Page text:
Travelling On The Edge – Karachi’s Transport System

Nov 23, 2013 by     Comments Off on Travelling On The Edge – Karachi’s Transport System    Posted under: General, Hang Out, Travelogue

Oxygen is the most important element required by the human body. Without its constant supply, the human body goes into organ failure and one by one, each organ is completely destroyed. Oxygen is combined in the blood and is transferred throughout the body by the pumping of the heart. The heart is the only organ in the body that never rests. Karachi’s oxygen are its inhabitants; the blood vessels are the roads, and the blood is the transportation system. What Karachi needs to survive and be functional is that its blood veins should always be pumping blood for the oxygen to move throughout its body. If there is even one blockage, the city will suffer a heart attack and if that blockage isn’t addressed, it will descend into mayhem.

The city needs a centralized and an optimally organized transport system, which we unfortunately don’t have. What we do have are independent units in collaboration and understanding with each other such as mini-buses, coaches and etcetera. These buses with the strangest of the names dominate the city and provide a  system.  Some are given fancy names such as Starline, Muslim, MashAllah, and conventional ones like 1-D, 2-D, X-B, D-3. Probably everyone knows about the oldest ones like W-11 and W-22.

The people who can’t afford their own ride use this system throughout the city to get to their desired destinations but riding these buses is a miserable experience, and that’s just stating it mildly. The number of buses running on the roads is much lesser than is required for the population of Karachi and the bus drivers and conductors exploit this shortage, flooding the buses with people: on the roof, hanging on by the door and on the back. If you can find a place, you’re more than welcome to hop on, but if you fall, get hurt, or even die while trying to get on, the bus owners are not responsible. Sounds like a great deal, doesn’t it?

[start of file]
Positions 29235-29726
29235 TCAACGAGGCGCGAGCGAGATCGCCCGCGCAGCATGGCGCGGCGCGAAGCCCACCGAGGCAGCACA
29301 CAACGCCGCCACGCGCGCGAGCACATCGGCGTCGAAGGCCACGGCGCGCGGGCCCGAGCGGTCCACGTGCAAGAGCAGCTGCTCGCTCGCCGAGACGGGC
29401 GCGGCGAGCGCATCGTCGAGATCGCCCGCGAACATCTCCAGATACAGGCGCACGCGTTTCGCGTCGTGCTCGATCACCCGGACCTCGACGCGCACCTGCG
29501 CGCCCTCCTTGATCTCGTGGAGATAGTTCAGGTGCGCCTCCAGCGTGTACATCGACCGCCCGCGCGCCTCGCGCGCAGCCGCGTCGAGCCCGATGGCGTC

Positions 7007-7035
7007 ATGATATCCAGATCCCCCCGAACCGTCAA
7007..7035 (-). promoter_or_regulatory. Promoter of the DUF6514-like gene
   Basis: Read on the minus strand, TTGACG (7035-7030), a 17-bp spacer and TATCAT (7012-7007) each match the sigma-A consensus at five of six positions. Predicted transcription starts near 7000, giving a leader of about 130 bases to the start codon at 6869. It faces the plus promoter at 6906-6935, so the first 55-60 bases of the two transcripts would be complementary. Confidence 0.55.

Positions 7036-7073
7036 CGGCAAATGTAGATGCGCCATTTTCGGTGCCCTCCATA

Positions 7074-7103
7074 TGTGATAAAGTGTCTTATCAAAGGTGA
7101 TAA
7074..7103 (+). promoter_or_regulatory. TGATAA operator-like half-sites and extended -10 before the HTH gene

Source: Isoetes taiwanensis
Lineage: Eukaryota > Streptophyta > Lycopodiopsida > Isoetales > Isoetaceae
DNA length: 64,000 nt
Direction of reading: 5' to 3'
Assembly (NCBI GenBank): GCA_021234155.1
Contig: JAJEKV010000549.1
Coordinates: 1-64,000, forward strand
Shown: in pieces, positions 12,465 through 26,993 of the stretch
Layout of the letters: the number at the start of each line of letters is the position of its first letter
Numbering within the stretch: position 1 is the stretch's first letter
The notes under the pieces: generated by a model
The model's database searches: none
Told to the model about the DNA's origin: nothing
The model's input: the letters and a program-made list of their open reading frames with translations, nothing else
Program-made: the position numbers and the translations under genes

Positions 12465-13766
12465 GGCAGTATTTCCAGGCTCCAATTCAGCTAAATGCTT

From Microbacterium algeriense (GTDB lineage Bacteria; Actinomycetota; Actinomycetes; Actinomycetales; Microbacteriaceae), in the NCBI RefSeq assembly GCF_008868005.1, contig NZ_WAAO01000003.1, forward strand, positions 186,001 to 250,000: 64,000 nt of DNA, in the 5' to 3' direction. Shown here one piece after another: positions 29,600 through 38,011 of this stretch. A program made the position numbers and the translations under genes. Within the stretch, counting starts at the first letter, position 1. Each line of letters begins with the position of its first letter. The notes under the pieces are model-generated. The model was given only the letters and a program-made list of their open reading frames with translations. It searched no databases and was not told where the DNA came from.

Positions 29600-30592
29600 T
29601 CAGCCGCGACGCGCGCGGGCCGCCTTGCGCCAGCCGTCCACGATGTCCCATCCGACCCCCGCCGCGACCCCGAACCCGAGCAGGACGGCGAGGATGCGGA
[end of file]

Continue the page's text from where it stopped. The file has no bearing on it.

Well, if you do manage to get on one of the minis, you must be prepared for a long and horrible ride. The first thing you are  likely to notice is an assortment of  smells that you will most certainly have never sniffed before in your life. The immense suffocation thanks to the overloading makes it hard to breathe, and when a person has to get off at their stop, they have to fight and earn their passage to the door, stepping over everything in the way, because the driver does not wait for passengers to get off. Once you miss your stop, you are bound to be dropped so far away from your destination, you will have to get another bus back to it. Even if you manage to get to the gate, the bus wont be brought to a total halt, and you have to jump off it while it is still travelling.

Besides the obvious travelling hazards, these antique vehicles are also running time-bombs with their unsupervised CNG cylinders, a very big safety issue for the passengers. Time and again, one of these explodes, but the bus owners’ understanding with the traffic police lets them off easy, and hundreds of lives remain unaccounted for. This imperfect transportation system gets the job done but it is not the ultimate solution, as Karachi needs a much more capacious system to serve its ever-growing population. We may keep blaming the government for not doing something about it but  we are the ones who elected them in the first place. Maybe if we stopped whining and actually took a stand for the system to be revamped, our efforts might bear fruit in the coming years.

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